In 1958, Battisti inaugurated the Ithaca High School Band Commissioning Works Project. From 1958 to 1967, the Ithaca High School Band commissioned 24 works for band. Many of these works were published and have become part of the standard literature for the wind band medium. Composers commissioned by the band included Pulitzer Prize winners Leslie Bassett, Karel Husa, Robert Ward, Warren Benson, David Borden, Carlos Chavez, Barney Childs, Walter Hartley, Vincent Persichetti, Armand Russell, Gunther Schuller and Alec Wilder. Guest soloists and conductors appearing with Battisti’s Ithaca High School Band included Benny Goodman, Carl "Doc" Severinsen, Donald Sinta, Harvey Phillips, the New York Brass Quintet, Jimmy Burke, Vincent Persichetti, Norman Dello Joio, Thomas Beversdorf, Clyde Roller, Frederick Fennell, William D. Revelli and Walter Beeler.
In 1967, New England Conservatory President Gunther Schuller brought Battisti to Boston with the goal of creating a wind ensemble program on the model of the seminal work done by Frederick Fennell at the Eastman School of Music. During his time at NEC, Battisti cemented his reputation as one of the most respected champions of music for winds in America, and the NEC Wind Ensemble amassed a sizable portfolio of premiere performances and recordings.
In 1997, the John Philip Sousa Foundation selected Battisti's Ithaca High School Concert Band for their Historic Roll of Honor of High School Concert Bands. This Roll of Honor identifies high school concert bands whose musical excellence at the national level exerted historically significant influence on high school band programs. That same year, Battisti was the first recipient of NEC's Louis and Adrienne Krasner Teaching Excellence Award. In 2001, NEC hosted an international symposium, “Wind Music across the Century,” in Battisti's honor.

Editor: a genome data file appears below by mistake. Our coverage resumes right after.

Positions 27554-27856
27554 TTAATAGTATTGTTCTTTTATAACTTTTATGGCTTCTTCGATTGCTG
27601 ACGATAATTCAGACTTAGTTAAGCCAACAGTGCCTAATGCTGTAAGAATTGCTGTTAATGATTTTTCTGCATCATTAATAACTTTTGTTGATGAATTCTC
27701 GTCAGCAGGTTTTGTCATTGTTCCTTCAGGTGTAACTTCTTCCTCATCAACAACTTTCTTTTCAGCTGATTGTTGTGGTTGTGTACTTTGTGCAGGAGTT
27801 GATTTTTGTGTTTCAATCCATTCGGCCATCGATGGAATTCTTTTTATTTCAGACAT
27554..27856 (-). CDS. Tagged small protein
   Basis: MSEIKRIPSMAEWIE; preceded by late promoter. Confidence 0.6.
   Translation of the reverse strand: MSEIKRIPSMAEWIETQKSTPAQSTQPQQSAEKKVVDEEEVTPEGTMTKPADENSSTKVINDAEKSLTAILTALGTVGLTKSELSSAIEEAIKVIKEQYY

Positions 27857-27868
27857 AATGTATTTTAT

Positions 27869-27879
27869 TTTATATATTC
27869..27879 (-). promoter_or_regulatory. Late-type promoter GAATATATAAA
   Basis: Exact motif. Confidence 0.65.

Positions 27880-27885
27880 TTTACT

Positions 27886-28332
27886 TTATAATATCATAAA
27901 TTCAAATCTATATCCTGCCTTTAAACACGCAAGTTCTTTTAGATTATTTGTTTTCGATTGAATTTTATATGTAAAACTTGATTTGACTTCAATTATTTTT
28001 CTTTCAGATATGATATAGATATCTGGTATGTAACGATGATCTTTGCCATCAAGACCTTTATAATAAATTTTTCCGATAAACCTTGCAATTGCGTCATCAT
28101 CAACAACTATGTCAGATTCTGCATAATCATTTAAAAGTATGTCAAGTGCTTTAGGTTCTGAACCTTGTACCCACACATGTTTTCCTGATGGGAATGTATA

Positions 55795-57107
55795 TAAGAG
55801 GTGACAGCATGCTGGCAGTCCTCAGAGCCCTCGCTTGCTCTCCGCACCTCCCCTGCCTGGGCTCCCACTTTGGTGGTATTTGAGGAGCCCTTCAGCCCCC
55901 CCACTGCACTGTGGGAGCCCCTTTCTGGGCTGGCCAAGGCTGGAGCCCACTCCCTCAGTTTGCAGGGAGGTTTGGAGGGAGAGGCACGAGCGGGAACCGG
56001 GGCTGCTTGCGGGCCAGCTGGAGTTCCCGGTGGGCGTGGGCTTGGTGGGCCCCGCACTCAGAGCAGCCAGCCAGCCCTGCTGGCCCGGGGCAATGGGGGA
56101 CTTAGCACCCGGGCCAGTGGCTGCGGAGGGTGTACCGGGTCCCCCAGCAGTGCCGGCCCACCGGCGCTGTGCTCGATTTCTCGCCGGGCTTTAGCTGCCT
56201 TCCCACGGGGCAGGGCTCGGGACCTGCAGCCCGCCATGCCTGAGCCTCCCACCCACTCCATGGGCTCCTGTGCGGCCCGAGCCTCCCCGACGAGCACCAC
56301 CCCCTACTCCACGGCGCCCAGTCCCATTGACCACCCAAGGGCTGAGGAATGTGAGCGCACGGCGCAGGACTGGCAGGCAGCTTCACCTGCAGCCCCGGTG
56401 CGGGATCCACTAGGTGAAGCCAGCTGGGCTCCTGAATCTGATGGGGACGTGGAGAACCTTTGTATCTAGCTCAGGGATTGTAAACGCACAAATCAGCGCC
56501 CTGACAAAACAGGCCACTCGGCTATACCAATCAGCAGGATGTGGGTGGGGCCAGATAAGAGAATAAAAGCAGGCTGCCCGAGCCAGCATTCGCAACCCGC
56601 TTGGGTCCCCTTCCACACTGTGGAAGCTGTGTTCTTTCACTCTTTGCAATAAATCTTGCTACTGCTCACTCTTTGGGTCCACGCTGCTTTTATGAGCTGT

Battisti is past president of the College Band Directors National Association, and his articles on the wind ensemble, music education and wind literature have been published in a host of national and international journals. He is author of several books, including “The 20th Century American Wind Band/Ensemble,” and is co-author of the book “Guide to Score Study.”
He has conducted professional, university and school wind bands/ensembles throughout the world. As an international champion of wind music, Battisti founded the World Association of Symphonic Bands and Ensembles in 1981, along with Timothy Reynish and William Johnson. This organization currently boasts more than 1,200 members, spanning more than 50 countries. The organization’s 14 international conferences have been hosted in Ireland, England, Spain, Singapore, Japan, Austria, Germany, Switzerland, Norway, the Netherlands, Sweden and the United States.
For more information about the tradition of excellence in music education and concert performance at The Crane School of Music, visit www.potsdam.edu/crane.
Founded in 1886, SUNY Potsdam’s Crane School of Music has a long legacy of excellence in music education and performance. Life at Crane includes an incredible array of more than 300 recitals, lectures and concerts presented by faculty, students and guests each year. The Crane School of Music is the State University of New York’s only All-Steinway institution.